Ever since Duchamp scandalized the world with his Fountain, the concept of the object as art has been a prominent part of our visual lexicon, from Rauschenberg’s gritty Combines to the poetic assemblages of Joseph Cornell. Like Duchamp, Mahalchick’s works call into question meaning and purpose in art and culture. Who holds the power to ascribe meaning in our every day lives and why? (more…)

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This post come to us from Alexandra Nasto, Curatorial Intern.

Museum Project #011, The Field Series, 1997. Atta Kim (b. 1956). Chromogenic print, 122 x 162 cm, 56 x 66 cm

Many modern-day artists are inventors of reality, bringing to life people and places of the past and creating new realms of experience through experimentation with traditional techniques and media. The contemporary art scene is ever ripe with innovative concepts and technologies that inspire artists to push the boundaries of their own work. Atta Kim (b. 1956) is one such photographer whose highly conceptual images have been shown in his native Seoul, South Korea and in international shows from Paris to São Paulo, Copenhagen to Kansas City, and Beijing to Berlin. Kim’s work arrives in Connecticut this summer, when seven magnificent, large-scale photographs will be displayed at the New Britain Museum of American Art. The New/Now: Atta Kim exhibition is the latest in the museum’s New/Now series for emerging contemporary artists, and will be on view from August 25th to November 25th.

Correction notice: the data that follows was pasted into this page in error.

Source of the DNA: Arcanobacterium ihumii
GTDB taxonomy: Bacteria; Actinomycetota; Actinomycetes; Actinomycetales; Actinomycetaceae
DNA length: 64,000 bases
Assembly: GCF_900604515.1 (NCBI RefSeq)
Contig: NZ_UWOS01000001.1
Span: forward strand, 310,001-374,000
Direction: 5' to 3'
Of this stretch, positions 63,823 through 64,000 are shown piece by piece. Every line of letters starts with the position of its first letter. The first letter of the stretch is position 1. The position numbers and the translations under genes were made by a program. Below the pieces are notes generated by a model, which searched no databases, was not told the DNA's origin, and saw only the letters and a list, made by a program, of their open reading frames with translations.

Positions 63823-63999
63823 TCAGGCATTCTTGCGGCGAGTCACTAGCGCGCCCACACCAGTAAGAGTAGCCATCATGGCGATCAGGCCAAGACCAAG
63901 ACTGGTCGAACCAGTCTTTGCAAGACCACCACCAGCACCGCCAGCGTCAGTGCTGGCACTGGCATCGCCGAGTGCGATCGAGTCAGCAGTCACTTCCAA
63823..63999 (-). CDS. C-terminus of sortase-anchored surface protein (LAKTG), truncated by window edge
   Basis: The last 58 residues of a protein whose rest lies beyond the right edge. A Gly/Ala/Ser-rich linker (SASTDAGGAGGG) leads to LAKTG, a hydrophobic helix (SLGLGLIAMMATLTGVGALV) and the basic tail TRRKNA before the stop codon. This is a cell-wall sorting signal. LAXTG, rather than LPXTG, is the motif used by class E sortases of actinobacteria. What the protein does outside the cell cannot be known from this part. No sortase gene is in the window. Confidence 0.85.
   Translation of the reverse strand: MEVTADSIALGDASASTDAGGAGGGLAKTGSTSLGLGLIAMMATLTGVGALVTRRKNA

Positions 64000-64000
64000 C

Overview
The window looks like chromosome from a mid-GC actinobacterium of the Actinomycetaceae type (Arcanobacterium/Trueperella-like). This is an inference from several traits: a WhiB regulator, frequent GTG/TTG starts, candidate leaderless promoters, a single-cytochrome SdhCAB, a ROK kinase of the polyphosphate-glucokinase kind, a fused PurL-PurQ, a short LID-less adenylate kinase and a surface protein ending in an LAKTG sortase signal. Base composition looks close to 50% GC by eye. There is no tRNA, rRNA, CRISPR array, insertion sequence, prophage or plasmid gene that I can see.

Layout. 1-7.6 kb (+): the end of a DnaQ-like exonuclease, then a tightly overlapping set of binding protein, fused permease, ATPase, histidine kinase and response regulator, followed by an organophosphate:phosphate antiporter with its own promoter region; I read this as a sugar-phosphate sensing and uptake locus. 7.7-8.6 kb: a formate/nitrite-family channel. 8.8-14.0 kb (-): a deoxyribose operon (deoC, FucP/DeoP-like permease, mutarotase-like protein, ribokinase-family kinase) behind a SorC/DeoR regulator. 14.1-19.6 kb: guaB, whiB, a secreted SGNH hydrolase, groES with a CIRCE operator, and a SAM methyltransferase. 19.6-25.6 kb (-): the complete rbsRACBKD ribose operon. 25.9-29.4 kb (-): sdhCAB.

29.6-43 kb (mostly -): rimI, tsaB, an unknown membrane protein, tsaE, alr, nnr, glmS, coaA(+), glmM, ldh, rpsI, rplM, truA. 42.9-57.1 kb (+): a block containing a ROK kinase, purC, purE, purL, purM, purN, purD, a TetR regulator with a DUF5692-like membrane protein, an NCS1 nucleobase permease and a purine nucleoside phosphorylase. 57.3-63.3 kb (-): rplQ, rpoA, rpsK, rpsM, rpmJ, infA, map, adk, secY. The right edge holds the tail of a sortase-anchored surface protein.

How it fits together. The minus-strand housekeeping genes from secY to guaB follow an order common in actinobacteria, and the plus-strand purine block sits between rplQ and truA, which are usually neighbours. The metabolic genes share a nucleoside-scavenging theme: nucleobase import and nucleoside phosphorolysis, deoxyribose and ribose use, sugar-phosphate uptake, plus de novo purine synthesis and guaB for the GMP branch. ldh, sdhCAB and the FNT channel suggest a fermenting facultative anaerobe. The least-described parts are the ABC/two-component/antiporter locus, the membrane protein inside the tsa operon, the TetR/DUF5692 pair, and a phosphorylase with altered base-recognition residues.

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This post comes to us from Bethany Gugliemino, Curatorial Intern

Joyous Windows, 2003-2006. Mundy Hepburn (b.1955). Hand-blown glass, phosphor, argon, helium, krypton, neon, radon, xenon, small static electric charge. Charles F. Smith Fund, 2006.00.

Mundy Hepburn, of Old Saybrook, Connecticut, began his experiments with glassblowing in 1963 at the age of eight after accompanying his mother to the Guilford Town Fair, where he witnessed a glassblowing demonstration. Captivated by what he had seen, he attempted to replicate the effects himself at home by melting an old light bulb over the flames of a gas stove. His mother caught him, but Hepburn quickly explained that he had “fire polished” the glass, removing the sharp edges. His mother was impressed by his inventiveness, and from that point on his parents encouraged his experiments (and made sure that they were more properly supervised). He dropped out of school at fourteen but continued to explore new methods of working with glass as a way of dealing with personal problems he was experiencing at the time.